Updated May 14, 2022 - Economy & Business

It’s a bad year to be fantastically rich

Benjamin Franklin with a party horn
Illustration: Natalie Peeples/Axios

It hasn't been a great year for the 0.00001%. The fortunes of Russian oligarchs have been frozen; crypto fortunes have been destroyed; and five billionaires — Bernard Arnault, Elon Musk, Mark Zuckerberg, Jeff Bezos, and Changpeng Zhao — have each lost more than $50 billion this year alone.

Why it matters: Even the most chipper tycoon might feel a pang of humility upon seeing an 11 (or 12)-figure sum evaporate from his personal balance sheet.

What we're watching: In good times, billionaires enter into a friendly (or not-so-friendly) competition over who can have the biggest and most expensive toys: yachts, castles, art, islands, jets, that kind of thing. But during times like these, such competition is replaced by a desire to preserve wealth, rather than spend it.

  • A $410 million Roman villa with an original Caravaggio ceiling goes unsold.
  • A Warhol that art dealer Richard Polsky suggested might sell for $500 million instead sells for less than $200 million.

Even the richest man in the world can start to feel constrained, after his wealth has fallen by an astonishing $124 billion since early November.

  • Musk has a legally binding obligation to buy Twitter for $44 billion, but the markets don't believe it's going to happen, with the price of Twitter stock implying a probability of only about 65% that the deal will go through at full price. (I went into the full details of the math involved here.)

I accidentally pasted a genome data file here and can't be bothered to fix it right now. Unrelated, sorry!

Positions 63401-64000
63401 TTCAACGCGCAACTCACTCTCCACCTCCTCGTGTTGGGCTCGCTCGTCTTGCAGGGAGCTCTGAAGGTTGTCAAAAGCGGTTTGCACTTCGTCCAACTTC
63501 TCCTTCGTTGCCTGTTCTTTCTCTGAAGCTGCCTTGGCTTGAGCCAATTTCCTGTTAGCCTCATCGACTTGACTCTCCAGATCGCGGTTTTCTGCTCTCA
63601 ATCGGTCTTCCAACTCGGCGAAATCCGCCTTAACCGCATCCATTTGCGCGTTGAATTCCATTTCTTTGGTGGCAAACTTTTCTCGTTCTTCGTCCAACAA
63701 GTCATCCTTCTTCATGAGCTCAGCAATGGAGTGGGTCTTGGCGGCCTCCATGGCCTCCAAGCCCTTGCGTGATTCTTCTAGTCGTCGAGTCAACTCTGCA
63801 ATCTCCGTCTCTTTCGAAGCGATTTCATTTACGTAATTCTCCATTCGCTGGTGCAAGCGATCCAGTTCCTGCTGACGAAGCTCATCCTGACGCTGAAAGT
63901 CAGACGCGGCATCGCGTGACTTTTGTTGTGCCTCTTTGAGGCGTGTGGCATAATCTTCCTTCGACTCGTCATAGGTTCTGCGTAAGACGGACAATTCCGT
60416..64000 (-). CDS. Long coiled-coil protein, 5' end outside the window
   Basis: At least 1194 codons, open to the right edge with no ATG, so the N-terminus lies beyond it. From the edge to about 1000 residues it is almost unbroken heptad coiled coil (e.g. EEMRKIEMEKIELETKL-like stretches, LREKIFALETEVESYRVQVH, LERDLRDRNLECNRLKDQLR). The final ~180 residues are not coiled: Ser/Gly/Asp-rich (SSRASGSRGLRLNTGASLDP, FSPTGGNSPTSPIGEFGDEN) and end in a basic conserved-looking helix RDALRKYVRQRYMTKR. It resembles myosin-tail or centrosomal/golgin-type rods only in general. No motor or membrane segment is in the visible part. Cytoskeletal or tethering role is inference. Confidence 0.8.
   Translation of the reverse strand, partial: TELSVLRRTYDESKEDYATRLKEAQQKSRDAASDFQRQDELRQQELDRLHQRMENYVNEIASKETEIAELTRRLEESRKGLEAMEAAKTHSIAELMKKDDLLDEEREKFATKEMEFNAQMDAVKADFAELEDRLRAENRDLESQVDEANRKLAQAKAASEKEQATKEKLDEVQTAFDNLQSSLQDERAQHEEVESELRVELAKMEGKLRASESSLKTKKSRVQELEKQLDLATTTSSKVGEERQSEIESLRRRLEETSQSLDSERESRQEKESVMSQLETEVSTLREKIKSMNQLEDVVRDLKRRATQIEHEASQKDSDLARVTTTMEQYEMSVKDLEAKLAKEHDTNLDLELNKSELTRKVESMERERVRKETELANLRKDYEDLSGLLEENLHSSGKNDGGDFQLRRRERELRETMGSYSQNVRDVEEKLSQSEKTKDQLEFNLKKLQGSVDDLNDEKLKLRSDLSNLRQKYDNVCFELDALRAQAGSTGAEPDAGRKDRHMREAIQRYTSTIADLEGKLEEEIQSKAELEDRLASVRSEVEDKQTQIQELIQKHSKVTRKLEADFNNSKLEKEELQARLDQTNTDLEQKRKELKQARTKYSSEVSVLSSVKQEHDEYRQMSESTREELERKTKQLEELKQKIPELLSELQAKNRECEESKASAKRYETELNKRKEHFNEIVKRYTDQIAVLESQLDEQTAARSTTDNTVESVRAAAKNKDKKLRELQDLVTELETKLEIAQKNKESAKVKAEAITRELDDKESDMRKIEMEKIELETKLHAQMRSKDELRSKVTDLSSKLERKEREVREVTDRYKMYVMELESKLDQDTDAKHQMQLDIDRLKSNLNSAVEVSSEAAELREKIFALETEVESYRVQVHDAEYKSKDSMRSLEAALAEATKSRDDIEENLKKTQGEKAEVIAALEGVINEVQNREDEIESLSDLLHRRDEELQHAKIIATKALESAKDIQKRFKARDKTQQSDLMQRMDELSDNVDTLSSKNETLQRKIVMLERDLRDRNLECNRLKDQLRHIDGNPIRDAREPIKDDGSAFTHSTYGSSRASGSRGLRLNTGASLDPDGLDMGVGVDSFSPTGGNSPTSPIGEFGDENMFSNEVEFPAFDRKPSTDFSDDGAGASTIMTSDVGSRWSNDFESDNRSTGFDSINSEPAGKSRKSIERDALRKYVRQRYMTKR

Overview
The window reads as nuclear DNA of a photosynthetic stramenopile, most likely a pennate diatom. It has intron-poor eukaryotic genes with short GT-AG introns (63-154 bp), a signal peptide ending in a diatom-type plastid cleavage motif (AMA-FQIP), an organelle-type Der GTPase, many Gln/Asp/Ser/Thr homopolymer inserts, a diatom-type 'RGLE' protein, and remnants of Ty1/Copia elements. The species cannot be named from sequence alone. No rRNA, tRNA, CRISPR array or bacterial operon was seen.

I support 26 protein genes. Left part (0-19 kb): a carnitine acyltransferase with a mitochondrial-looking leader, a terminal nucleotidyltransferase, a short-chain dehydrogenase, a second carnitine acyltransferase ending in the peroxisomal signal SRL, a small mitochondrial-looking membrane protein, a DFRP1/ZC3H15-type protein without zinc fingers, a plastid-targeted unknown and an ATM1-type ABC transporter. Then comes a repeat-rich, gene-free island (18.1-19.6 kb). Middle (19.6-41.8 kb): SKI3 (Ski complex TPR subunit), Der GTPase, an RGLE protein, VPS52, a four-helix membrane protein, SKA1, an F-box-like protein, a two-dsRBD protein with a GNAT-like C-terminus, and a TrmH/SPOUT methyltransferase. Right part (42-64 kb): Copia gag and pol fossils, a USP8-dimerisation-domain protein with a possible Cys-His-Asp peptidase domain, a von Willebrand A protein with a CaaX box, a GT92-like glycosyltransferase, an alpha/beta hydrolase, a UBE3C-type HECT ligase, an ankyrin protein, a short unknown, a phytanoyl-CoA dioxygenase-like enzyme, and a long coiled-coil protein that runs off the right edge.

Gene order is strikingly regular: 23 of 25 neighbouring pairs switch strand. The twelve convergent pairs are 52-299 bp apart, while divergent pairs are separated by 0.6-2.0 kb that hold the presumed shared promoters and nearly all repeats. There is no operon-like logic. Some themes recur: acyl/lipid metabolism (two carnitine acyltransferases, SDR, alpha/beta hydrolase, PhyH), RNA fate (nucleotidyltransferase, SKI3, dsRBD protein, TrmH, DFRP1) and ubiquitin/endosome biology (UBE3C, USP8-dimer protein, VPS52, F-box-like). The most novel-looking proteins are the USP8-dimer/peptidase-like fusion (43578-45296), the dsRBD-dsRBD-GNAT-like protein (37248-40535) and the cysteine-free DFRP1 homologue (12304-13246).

• It's not going to be easy for Musk to find the cash he needs to put down to buy Twitter — and he can't just walk away while paying a $1 billion break-up fee, either. Twitter's board would file suit, asking a court to require him to pay the agreed-upon $44 billion, and a judge would almost certainly side with them.
  • That explains Musk’s attempt to find co-investors in the deal. He clearly wants to lighten his personal financial burden, even if that means borrowing money at 14% interest or making an implicit promise to take Twitter public again.

The bottom line: The U.S. economy is still running hot — but the markets aren't. Those of us who work for a living are broadly fine. Those who don't need to, on the other hand, are feeling a bit of a pinch.

Editor's note: This story was originally published on May 12.

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